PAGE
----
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The Social Politics of Queer Drag: A Study of San Diego's Queer Community and Queercore Subculture

  • Author(s): Hochman, Sadie
  • Advisor(s): Cimini, Amy M
  • et al.
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Abstract

The origins of queerness as a cultural idea are dispersed across cultural and scholarly origins. My goal with this dissertation is to bring into conversation how these two were brought into dialogue and how they continue to inform each other. In researching this topic I consult archival materials and conduct interviews with participants in Toronto’s queercore subculture, which began in the mid-80s and has continued, albeit in a modified form, until the present. I supplement this work with scholarship and auto-ethnography of my drag career as Sadie Pins in San Diego between 2018 and 2019. Though eclectic, the exchange between these two events brings out important etymological histories that enlighten contemporary debates in queer of colour critique concerning the multiple marginalizations queer black subjects experience from both a gay mainstream and a resistant queer culture. This dissertation unpacks queer community’s techniques of handling diversification and prods at the contemporary dialogue between academics and cultural workers in order to tease out new possibilities for future inquiry.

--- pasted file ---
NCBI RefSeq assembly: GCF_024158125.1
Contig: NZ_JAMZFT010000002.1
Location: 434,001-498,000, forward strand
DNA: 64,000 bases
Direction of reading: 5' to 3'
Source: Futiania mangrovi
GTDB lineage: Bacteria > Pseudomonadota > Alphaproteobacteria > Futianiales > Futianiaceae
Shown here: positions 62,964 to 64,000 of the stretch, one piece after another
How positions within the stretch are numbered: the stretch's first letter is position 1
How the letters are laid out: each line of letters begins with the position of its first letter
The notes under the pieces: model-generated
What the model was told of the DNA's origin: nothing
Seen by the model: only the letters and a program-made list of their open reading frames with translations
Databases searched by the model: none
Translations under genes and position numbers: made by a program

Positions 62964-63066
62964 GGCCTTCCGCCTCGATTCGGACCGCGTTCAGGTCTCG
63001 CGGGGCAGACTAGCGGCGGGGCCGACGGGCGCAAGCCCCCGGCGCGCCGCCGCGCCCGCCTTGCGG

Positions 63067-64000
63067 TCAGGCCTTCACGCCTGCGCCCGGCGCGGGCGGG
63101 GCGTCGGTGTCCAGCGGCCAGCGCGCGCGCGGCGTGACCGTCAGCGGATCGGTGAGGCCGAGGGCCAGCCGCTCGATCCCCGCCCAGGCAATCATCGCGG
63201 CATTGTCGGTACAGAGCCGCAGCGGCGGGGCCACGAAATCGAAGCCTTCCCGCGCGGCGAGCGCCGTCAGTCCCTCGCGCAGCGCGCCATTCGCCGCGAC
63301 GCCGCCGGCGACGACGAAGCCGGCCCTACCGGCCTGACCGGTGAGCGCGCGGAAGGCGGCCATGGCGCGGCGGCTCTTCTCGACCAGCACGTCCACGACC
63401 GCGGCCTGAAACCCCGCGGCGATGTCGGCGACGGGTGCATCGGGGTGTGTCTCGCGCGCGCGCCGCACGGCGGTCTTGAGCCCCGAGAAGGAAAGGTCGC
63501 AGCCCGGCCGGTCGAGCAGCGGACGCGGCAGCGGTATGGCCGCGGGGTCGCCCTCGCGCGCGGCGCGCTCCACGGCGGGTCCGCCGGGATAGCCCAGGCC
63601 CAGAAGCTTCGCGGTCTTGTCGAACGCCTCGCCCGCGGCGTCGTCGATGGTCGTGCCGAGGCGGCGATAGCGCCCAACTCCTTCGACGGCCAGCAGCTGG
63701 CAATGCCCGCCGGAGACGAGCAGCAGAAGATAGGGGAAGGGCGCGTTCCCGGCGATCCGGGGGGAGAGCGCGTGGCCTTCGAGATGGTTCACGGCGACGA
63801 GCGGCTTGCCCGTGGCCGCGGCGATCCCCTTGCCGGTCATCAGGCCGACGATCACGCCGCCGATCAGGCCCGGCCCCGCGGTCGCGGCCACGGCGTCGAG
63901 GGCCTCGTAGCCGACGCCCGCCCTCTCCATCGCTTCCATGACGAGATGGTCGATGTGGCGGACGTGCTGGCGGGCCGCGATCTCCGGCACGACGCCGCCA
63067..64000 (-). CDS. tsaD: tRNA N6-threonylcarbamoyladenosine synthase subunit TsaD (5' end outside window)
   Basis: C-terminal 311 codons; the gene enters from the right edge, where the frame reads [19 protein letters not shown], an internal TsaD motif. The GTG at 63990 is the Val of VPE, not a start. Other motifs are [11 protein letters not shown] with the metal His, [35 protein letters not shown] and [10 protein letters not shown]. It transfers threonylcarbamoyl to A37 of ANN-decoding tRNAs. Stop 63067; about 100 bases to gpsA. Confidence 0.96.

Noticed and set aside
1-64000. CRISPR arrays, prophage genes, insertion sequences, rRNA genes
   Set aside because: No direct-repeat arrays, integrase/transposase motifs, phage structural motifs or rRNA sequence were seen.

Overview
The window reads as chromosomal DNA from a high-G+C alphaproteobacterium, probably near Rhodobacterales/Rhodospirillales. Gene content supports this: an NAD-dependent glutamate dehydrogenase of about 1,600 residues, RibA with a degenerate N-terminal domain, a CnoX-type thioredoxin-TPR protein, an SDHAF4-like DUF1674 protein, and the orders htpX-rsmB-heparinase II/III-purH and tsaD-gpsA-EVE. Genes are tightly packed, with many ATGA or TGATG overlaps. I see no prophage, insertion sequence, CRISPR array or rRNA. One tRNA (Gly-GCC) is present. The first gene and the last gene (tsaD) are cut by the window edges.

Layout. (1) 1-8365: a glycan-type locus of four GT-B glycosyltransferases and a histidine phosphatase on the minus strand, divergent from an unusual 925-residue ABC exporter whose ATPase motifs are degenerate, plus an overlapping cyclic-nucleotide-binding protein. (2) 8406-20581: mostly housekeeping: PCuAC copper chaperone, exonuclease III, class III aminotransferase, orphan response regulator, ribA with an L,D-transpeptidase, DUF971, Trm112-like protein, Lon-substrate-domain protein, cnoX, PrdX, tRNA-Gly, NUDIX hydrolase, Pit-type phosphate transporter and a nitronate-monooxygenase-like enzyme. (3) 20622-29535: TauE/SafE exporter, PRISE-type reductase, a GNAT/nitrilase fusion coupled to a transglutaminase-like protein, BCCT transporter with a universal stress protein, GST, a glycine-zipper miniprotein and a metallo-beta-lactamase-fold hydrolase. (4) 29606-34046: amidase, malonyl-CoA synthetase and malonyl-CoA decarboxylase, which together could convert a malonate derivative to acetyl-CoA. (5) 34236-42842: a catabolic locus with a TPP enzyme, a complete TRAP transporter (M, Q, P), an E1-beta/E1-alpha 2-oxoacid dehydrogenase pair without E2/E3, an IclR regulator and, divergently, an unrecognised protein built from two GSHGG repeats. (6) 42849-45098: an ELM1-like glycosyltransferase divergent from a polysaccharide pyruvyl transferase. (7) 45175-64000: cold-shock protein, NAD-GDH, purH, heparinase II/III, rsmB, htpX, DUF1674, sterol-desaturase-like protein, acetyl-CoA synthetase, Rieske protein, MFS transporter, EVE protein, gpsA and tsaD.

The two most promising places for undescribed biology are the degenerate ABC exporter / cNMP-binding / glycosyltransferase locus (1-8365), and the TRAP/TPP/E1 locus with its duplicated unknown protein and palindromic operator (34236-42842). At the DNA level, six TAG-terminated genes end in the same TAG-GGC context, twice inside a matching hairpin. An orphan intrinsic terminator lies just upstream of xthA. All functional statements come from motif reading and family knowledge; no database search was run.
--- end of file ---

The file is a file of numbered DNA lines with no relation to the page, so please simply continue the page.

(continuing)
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This item is under embargo until January 8, 2022.